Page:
As the cosmic microwave background (CMB) photons stream to us from the early universe, they pass by the inhomogeneous distribution of dark matter in the universe and get gravitationally deflected. This leads to a distorted view of the primordial fluctuations in the CMB at our end. These subtle distortions contain information about how structure has evolved across different scales and can be used as a sensitive probe of the total mass in neutrinos and the nature of dark energy. This signal has recently been detected directly in the CMB using observations from the Atacama Cosmology Telescope (ACT) and the South Pole Telescope (SPT) and can also be used to test general relativity on cosmological scales. Soon, high resolution polarization experiments, such as PolarBear, ACTPol, and SPTPol will be in full swing, letting us measure this signal with high precision. In this talk, I will explain this effect, describe its first detection, and discuss the potential of the future measurements as a probe of cosmology and particle physics.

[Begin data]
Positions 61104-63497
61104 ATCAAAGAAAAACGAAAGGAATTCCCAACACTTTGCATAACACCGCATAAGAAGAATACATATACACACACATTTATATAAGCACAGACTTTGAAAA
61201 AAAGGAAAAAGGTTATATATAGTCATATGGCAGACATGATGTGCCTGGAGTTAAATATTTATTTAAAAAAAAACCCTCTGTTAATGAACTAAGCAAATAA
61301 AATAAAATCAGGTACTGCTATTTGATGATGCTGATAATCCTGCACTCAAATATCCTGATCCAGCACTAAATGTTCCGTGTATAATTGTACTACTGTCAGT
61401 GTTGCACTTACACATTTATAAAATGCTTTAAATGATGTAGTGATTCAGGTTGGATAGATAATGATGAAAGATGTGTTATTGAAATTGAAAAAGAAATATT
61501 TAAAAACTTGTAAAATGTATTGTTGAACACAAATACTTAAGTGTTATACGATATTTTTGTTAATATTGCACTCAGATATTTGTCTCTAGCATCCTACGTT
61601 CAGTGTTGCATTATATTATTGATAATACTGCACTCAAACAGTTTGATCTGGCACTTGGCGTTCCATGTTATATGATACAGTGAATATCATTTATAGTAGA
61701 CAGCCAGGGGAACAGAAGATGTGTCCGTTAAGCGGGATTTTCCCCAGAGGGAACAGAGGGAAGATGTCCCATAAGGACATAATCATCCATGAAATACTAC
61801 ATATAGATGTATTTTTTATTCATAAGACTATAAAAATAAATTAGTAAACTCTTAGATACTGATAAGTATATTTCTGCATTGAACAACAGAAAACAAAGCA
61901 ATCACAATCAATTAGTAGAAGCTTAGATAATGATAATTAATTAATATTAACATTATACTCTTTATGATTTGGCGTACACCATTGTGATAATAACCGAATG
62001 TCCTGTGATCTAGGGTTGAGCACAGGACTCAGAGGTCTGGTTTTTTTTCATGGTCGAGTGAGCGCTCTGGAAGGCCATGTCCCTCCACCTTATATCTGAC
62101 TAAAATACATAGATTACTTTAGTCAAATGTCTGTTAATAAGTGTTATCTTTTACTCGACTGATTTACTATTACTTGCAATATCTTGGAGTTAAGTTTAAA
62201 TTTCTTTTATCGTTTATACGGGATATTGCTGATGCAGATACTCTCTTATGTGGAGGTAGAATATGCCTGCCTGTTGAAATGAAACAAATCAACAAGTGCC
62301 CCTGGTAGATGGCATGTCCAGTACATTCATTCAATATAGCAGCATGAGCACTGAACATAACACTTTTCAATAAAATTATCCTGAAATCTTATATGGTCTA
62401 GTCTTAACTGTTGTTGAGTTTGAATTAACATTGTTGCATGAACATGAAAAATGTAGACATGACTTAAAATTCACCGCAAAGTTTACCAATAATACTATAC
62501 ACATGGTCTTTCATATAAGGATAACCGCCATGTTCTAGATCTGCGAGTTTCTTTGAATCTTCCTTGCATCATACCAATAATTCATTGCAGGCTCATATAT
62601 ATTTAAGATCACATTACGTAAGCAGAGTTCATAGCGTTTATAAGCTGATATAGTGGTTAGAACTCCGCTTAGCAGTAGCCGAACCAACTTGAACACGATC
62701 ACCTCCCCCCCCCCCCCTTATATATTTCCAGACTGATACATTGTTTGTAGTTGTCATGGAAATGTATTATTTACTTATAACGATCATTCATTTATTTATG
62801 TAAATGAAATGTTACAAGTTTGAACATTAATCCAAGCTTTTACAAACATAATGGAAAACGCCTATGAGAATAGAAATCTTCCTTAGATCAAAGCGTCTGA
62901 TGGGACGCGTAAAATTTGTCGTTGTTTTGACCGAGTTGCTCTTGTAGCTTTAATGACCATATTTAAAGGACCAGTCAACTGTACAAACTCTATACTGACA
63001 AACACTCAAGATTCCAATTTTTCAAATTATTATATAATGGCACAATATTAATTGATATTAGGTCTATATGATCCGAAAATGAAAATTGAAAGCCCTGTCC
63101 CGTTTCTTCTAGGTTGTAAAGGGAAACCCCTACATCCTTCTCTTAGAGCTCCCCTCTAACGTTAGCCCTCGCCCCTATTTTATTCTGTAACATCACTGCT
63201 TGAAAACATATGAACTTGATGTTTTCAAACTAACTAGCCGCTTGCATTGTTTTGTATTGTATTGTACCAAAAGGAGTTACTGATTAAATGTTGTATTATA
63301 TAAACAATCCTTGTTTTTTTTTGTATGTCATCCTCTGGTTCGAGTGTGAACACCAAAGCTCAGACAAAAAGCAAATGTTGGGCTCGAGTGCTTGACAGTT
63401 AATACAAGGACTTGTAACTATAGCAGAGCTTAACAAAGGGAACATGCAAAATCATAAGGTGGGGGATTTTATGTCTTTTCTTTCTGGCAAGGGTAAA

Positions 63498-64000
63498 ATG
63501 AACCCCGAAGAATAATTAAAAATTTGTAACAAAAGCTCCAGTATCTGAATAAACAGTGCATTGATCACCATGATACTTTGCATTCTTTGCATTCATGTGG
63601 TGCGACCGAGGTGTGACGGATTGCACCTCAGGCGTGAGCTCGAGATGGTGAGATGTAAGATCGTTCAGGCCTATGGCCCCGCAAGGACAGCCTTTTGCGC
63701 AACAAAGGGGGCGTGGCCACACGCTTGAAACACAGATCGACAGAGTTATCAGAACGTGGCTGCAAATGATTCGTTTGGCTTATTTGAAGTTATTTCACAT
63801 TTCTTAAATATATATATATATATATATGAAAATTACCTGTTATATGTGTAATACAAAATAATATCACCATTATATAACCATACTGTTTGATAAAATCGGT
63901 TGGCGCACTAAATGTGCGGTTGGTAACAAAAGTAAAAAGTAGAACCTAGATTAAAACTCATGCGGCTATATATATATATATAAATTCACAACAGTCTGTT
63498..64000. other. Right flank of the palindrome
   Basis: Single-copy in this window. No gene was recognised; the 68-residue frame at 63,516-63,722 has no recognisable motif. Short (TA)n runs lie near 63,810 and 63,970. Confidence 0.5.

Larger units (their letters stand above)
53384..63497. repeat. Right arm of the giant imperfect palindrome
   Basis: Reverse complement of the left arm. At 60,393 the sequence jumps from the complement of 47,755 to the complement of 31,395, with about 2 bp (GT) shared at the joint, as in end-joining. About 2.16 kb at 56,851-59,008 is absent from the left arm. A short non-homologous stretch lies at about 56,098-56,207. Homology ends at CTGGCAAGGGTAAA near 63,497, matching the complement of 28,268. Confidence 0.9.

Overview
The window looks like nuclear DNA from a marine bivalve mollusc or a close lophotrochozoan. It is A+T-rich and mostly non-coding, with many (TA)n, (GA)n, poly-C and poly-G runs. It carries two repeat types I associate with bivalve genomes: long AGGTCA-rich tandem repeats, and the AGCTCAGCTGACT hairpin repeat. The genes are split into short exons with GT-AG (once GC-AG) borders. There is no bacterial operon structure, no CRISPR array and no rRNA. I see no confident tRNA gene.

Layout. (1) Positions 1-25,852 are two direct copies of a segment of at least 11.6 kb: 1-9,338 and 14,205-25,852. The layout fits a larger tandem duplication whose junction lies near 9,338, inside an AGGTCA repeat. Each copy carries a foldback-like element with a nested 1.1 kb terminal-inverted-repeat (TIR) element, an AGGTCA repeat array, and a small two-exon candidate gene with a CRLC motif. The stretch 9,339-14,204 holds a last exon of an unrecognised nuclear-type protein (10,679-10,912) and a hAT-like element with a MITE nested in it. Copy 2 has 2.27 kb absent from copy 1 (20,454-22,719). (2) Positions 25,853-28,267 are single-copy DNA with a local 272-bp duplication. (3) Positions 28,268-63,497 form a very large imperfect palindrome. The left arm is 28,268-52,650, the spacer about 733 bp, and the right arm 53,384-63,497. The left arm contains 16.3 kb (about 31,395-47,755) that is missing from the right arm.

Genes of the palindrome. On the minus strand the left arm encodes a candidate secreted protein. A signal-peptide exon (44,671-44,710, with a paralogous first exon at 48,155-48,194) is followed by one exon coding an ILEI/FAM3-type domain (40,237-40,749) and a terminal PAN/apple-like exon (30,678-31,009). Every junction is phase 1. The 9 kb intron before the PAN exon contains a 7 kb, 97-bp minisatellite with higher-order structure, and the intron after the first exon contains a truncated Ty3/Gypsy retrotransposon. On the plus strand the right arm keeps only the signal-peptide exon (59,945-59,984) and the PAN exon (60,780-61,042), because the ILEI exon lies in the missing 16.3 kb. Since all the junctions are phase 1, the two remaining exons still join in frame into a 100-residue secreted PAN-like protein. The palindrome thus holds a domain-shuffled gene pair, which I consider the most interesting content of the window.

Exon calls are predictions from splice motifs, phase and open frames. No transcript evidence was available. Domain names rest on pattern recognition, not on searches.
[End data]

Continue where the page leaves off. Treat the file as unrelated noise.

Argonne Physics Division Colloquium Schedule